Last year one of our children started complaining about chest pain. Given her young age, we figured it was heart burn and gave her calcium antacids to chew, which didn’t help. When she started to have brief episodes where she’d grab at the left side of her chest and cry out, we took her to the pediatrician, who gave her the once over and declared her fine. “Probably a strained muscle,” the doctor said.
Lately this same child has been getting up in the night and coming into our room, crying about chest pain and saying it hurts to breathe. She seemed so anxious that we just chalked it up to her still getting used to living out in the middle of the woods and getting scared at night. Still, I worried to my husband that we might be missing something. We decided to discuss it with her doctor at the next appointment.
But yesterday she came home from school in tears, saying her chest had hurt so badly all day at school that she could barely function. She’d gone to the office and they’d looked her over and asked her to try to deal with it for the rest of the day. I got home from work yesterday afternoon to find her sobbing on the couch in my husband’s arms because her chest and left shoulder hurt so bad and her left arm was numb. I called the pediatrician’s after-hours service, who advised me to take her to the emergency room.
We decided to skip our local, small-town hospital and drive in to Ann Arbor to take her to the Pediatric ER at the University of Michigan Hospital. We figured the U has some of the top doctors in the world, so we might as well get this problem solved now.
Have you ever had to watch your child writhe in unbearable pain? There is no way to describe what that is like for a parent to watch helplessly as your child screams and sobs in agony. All you can do is hold them and pray, but it is the most frightening, awful feeling in the world.
After running a bunch of tests, the diagnosis was costochondritis, a word I had never even heard before:
Costochondritis is an inflammation of the cartilage that connects a rib to the breastbone (sternum) — a junction known as the costosternal joint. Pain caused by costochondritis may mimic that of a heart attack or other heart conditions.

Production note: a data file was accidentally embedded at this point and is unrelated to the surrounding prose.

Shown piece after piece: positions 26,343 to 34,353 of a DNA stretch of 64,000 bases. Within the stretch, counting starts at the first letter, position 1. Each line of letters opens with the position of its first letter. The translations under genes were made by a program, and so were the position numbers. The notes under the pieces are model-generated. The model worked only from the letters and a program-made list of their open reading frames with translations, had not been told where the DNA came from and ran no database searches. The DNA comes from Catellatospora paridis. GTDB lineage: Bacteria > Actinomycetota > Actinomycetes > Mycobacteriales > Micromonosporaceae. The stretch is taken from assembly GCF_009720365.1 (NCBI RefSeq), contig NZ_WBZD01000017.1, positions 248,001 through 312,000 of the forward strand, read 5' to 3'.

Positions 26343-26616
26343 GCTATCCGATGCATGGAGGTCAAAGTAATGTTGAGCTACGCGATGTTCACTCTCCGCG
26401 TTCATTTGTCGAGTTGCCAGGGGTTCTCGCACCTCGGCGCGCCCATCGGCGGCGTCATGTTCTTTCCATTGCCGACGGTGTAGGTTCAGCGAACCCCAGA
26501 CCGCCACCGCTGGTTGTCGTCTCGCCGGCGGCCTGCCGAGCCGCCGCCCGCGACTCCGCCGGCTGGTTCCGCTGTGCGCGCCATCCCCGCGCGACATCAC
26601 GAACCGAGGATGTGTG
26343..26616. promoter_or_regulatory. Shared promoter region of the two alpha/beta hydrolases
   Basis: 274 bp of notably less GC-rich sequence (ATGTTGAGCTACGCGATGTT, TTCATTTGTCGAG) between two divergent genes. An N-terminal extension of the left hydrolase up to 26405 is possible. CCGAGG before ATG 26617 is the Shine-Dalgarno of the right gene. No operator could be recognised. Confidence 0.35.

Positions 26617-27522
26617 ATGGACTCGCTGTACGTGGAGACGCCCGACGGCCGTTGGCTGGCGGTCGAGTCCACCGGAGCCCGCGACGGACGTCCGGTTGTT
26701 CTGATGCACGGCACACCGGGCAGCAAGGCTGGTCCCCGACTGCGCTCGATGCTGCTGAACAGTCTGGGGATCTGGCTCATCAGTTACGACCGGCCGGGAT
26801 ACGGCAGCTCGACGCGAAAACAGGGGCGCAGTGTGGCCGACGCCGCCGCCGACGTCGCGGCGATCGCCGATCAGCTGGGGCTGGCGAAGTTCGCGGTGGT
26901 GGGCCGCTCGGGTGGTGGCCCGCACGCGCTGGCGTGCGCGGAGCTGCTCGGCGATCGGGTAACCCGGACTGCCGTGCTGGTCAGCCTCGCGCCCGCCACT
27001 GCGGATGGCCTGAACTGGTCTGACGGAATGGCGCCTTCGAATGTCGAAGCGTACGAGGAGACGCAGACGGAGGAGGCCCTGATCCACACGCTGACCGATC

The cause is not always known but can include any of the following:
- Injury. A blow to the chest could cause costochondritis.
- Physical strain. Heavy lifting and strenuous exercise have been linked to costochondritis, as has severe coughing.
- Arthritis. In some people, costochondritis has been linked to specific problems, such as osteoarthritis, rheumatoid arthritis and ankylosing spondylitis.
- Joint infection. The rib joint itself can become infected by viruses, bacteria or fungi. Examples include tuberculosis, syphilis and aspergillosis.
- Tumors. Noncancerous and cancerous tumors also can cause costochondritis. Cancer may travel to the joint from another part of the body, such as the breast, thyroid or lung.
The pediatrician at U of M also told us that he sees it when girls go through growth spurts, and our girl has been growing like a weed, in addition to running, jumping, falling off her bike, crashing on her ice skates, and who knows what other grievous playground injuries. He told us that the pain can be very intense, and in Googling around today, I’ve found that adults who suffer from it can deal with crippling pain for weeks or even months. I truly pray that won’t be her fate, though.
As a little PSA, I thought I would alert other parents reading here that if your child complains about chest pain, you might want to ask the pediatrician if it could be costochondritis. In most cases the only treatment is anti-inflammatory medications and applying heat to the affected area to soothe the pain. In addition to that, I am a big believer in using touch to ease pain and help with healing. According the University of Miami School of Medicine, there is clinical evidence to support my belief that touch decreases pain:
Dr. Field explained that the benefits of touch seem to stem largely from its ability to reduce levels of cortisol, a stress hormone manufactured by the adrenal glands. This was measured in two dozen studies. She said that touching with moderate-pressure (a firm handshake) stimulates activity in the vagus nerve, one of the 12 cranial nerves in the brain, which in turn slows the heart and decreases the production of stress hormones including cortisol.
Here is an example of the kind of research findings that support the healing power of touch:
Children with mild to moderate juvenile rheumatoid arthritis who were given massages by their parents 15 minutes per day for one month experienced less anxiety and lower cortisol levels. Over a 30-day period, parents, kids and their physicians reported less pain overall in the children.
By the time we got home at 1:00 a.m., we were exhausted, but nevertheless I warmed up a rice snake in the microwave for her to hold on her chest, and then I lay beside her on her bed, massaging her back, arms and legs. If you don’t have a rice snake, they’re easy to make:
I also recommend having a supply of funny bear videos at the ready, as they provide a welcome distraction for an ailing child. To my knowledge no one has studied the healing power of funny animal videos, but laughter is well-known as the best medicine. 🙂